Joe Bulone & Amy Kwiecien BY: SCOTT MANIFOLD Being full- me students can somemes make it hard for couples to spend me together especially when midterms are so conveniently located during the Valen ne’s season. Joe Bulone is a second-year bioengineering major, who, in addi on to his engineering course load, helps volunteer with Campus Escort Services and par cipates in Improv Anonymous. Amy Kwiecien is a second-year plant biology major who plays in the UC Riverside Concert Band and volunteers at the Botanical Gardens. Even with such busy schedules, Amy and Joe have found ways to keep up with their schoolwork and s ll enjoy each other’s company. Amy and Joe met through the HNPG 09 class during their freshmen year and officially began their rela on-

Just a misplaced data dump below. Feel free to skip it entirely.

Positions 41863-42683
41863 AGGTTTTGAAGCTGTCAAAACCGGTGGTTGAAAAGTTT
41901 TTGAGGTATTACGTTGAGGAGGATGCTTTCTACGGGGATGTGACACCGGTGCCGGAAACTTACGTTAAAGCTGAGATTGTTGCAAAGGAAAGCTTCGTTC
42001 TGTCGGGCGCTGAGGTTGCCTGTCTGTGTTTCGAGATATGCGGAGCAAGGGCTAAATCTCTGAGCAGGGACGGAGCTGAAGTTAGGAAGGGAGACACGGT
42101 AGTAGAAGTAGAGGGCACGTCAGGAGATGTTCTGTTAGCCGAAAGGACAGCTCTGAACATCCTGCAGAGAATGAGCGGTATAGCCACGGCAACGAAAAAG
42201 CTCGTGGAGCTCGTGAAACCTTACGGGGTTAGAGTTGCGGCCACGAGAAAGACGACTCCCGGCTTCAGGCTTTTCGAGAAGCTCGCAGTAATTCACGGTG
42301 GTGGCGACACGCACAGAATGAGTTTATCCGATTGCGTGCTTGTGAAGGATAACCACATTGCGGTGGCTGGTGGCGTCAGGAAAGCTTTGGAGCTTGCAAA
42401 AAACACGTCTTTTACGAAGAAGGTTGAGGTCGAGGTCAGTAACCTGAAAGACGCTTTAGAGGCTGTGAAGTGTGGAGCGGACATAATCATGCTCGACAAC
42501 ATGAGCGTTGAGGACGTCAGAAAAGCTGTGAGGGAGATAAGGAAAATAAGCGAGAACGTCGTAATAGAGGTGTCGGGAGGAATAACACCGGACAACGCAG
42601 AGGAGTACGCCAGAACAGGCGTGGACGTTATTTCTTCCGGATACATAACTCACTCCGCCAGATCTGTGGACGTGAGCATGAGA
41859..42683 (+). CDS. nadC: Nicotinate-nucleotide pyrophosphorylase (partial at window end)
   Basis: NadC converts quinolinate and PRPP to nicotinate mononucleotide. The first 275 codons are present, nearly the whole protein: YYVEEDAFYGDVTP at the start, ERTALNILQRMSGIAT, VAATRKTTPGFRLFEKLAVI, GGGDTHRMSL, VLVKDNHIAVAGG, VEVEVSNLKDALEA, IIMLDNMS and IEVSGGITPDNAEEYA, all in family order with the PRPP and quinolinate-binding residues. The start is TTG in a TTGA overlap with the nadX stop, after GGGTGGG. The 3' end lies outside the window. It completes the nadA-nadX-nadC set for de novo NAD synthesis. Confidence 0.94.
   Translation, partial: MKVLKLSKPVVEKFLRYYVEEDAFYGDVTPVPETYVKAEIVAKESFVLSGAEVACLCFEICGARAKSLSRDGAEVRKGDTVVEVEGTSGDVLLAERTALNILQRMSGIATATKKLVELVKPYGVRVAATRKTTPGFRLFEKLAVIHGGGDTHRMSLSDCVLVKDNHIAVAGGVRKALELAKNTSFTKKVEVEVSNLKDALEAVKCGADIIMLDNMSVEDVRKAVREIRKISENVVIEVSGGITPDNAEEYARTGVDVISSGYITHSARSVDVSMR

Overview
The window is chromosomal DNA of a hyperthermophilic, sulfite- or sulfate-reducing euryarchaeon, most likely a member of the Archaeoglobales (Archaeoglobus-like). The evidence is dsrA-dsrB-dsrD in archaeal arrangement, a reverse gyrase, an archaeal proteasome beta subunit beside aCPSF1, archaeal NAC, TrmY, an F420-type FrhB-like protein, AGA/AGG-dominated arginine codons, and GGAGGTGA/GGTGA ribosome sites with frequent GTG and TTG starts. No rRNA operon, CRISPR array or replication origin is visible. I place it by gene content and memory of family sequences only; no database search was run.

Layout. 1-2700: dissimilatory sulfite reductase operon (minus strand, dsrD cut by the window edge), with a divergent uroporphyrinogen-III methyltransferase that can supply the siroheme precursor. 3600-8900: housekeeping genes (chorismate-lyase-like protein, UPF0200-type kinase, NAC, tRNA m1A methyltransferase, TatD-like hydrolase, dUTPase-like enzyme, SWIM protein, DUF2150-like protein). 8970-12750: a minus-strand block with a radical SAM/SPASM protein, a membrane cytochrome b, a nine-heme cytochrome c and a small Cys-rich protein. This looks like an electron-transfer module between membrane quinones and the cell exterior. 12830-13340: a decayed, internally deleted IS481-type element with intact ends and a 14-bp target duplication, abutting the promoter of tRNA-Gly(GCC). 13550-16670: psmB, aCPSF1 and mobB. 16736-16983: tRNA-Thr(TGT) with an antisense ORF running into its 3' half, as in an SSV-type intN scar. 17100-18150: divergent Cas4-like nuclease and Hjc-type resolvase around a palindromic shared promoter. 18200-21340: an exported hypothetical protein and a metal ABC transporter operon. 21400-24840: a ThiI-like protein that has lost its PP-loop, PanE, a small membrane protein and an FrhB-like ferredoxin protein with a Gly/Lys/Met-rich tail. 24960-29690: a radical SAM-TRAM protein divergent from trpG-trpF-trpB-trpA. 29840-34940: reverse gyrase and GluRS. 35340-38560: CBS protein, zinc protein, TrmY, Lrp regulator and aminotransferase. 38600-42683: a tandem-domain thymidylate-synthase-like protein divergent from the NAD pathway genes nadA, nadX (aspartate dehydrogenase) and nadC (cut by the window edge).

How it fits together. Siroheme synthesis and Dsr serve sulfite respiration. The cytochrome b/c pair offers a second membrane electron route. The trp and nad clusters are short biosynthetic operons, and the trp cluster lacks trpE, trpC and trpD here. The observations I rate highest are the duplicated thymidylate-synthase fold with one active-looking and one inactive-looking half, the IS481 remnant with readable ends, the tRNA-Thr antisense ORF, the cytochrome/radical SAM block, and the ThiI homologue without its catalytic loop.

ship on Valen ne’s Day 2011. During the school week they spend me together between classes and usually try to spend their meals together, working to make their free me coincide. However, weekends and breaks are when they really get to be together—not only for studying, but for the fun projects and hobbies they like working on together such as hiking to the C, building water balloon trebuchets and geocaching. Amy and Joe truly enjoy the me they spend with each other and it isn’t uncommon for Joe to take the bus to visit Amy just to give her one of his famous duct tape gi s—including a duct tape flower and heart that he gave her for Valen ne’s Day. This versa le couple is well known in Honors and have shown their peers how a

successful uccessful rela onship can blossom in the midst of academic undertakings.